Logos, Pathos and Wikileaks
(Disorder, left, and order, right, as the Black Bloc flees police.)
Being peripherally attached to some of those professionally affected by WikiLeaks’ disclosure of the State Department’s diplomatic cables, I’ve been able to put forward a sort of thought experiment. Over lunch with former colleagues and acquaintances, I solicited what single question they would ask to Julian Assange, or the more physically accessible Jacob Appelbaum.
The answers profoundly failed to gratify, questioning rationality and loyalty (save the academic delightfully asking about selection bias). In this predictability, one notices an argument deeper than just the morality of releasing sensitive information. It only takes a few moments for the debate to break down into something resembling a futile attempt to reconcile Hegel’s antinomies of reason.
The forces at work become naked — not just a conflict between ideology and pragmatism, but the interplay of pervasive sense of masculinity that is both veracious and sociopathic.
The analysis reflected in the mainstream media has been that the cables released so far are rarely revelatory in a manner that materially affects foreign policy. Certainly, there will be fall out from American spying on the U.N. or Yemeni sanction of missile strikes. The majority of the stories, however, are sensationalist and propagandic prattling about nurses and nicknames.
The purview is best summarized by a friend in public diplomacy: instead of the dismantling of an illegitimate and abusive hegemony, the information is more likely to constrain international cooperation, reduce debate within government and limit the number of people that talk with embassy staff. In other words, whereas there was value in exposing the cost of war, the massive and unqualified release of documents is more likely to get foreign nationals and FSOs killed for what they assumed were private conversations.
There is clearly an effort by the establishment to reduce the impact of the leaks by diminishing the perceived significance of the disclosures. Looking across the responses that assert that WikiLeaks is ‘undercutting its own worldview,’ one see a predictable disclosure, authors whose resume includes ‘Assistant Secretary of State’ or ‘senior government official.’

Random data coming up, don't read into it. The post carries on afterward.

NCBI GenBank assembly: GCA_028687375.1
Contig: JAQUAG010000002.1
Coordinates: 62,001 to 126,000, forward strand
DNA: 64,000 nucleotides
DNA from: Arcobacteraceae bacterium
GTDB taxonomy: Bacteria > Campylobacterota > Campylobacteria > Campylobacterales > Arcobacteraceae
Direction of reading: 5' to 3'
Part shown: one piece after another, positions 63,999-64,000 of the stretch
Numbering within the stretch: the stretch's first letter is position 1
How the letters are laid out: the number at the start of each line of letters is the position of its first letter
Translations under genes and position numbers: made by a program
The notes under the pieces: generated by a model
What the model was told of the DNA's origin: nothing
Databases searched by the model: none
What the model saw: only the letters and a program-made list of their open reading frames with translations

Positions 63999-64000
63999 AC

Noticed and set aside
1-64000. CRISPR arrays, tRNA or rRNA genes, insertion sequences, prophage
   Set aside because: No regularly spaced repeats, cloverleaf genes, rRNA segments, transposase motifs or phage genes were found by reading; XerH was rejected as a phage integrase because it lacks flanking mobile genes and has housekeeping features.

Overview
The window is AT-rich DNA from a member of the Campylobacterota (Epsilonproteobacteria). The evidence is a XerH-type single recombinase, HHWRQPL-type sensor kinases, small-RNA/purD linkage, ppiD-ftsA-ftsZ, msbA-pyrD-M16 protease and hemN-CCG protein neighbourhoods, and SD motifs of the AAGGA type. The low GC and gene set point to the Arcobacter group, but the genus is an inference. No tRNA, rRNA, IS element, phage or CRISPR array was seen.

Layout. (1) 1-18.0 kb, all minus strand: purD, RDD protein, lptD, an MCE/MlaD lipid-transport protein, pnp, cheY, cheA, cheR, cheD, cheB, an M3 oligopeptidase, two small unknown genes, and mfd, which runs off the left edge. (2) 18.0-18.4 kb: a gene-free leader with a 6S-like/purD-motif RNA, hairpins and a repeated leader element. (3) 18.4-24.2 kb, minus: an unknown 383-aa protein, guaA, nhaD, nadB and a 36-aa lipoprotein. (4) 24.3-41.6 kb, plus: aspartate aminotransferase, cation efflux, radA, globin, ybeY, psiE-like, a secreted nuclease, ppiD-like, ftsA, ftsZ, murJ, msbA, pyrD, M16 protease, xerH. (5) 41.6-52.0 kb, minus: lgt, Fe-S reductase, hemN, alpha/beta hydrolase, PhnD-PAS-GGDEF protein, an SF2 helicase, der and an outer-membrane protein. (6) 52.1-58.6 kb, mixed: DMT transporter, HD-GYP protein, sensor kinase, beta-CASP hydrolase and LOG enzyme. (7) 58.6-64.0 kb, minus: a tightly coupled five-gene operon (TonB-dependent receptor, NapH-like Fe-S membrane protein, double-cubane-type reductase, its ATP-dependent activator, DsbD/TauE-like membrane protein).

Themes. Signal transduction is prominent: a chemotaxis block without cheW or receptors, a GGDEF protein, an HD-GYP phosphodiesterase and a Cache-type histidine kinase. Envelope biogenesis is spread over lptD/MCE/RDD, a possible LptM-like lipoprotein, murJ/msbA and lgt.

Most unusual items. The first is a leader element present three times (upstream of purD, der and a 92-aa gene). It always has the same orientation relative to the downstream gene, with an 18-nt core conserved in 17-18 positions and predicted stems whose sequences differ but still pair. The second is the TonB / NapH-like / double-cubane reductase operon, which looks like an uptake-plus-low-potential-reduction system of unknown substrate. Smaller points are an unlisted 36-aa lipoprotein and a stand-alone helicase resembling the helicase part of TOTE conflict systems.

It is possible, however, to abjure without being complicit in the plot.
One can reasonably concede that there is value in the documents as a tool to contextualize the decisions and processes of American foreign policy. It also does have the potential to change public opinion in a favorable manner on matters like Hizballah (with allegations of smuggling missiles with ambulances, etc) or corruption and power distribution in Russia. The central critique stands. We have yet to see evidence of banana republics or massive sanction of human rights abuses — and we are unlikely to in SECRET-level documents.
Stepping back further, there is a on-going debate in the fields of political science and public administration on the usefulness of transparency (Malesky, Schuler, Tran 2010) (Prat 2005). Malesky, et al summarize the contrarian viewpoint.
“transparency can have perverse effects in systems where agents (politicians) understand the relationship between behavior and outcome better than their principles (the voters)“
Again quoting the abstract, they find in Viet Nam that:
“…transparency has no direct effect on the quantity or quality of delegate behavior in the National Assembly. Moreover, delegates subjected to a high intensity of treatment actually demonstrate evidence of curtailed participation and conformist behavior.”
This presents a counterfactual argument that is neither an appeal to patriotism nor a question on specific policy. The point of contention is whether absolute transparency is productive to policy-making processes. The WikiLeaks angle on secrecy, which seems to be that it should only exist to prevent bodily harm, is an absolutist notion of transparency that even the likes of Lawrence Lessig seem to shy away from (Lessig 2009). Regardless, it’s not clear that adding to the deluge of information that already exists on how the world operates will shift the American public’s view of international affairs, be reflected in the policies of the government or create beneficial change.
The competing id, the pure pursuit of a righteous cause, the need to write history, dominates the heart at the cost of the mind.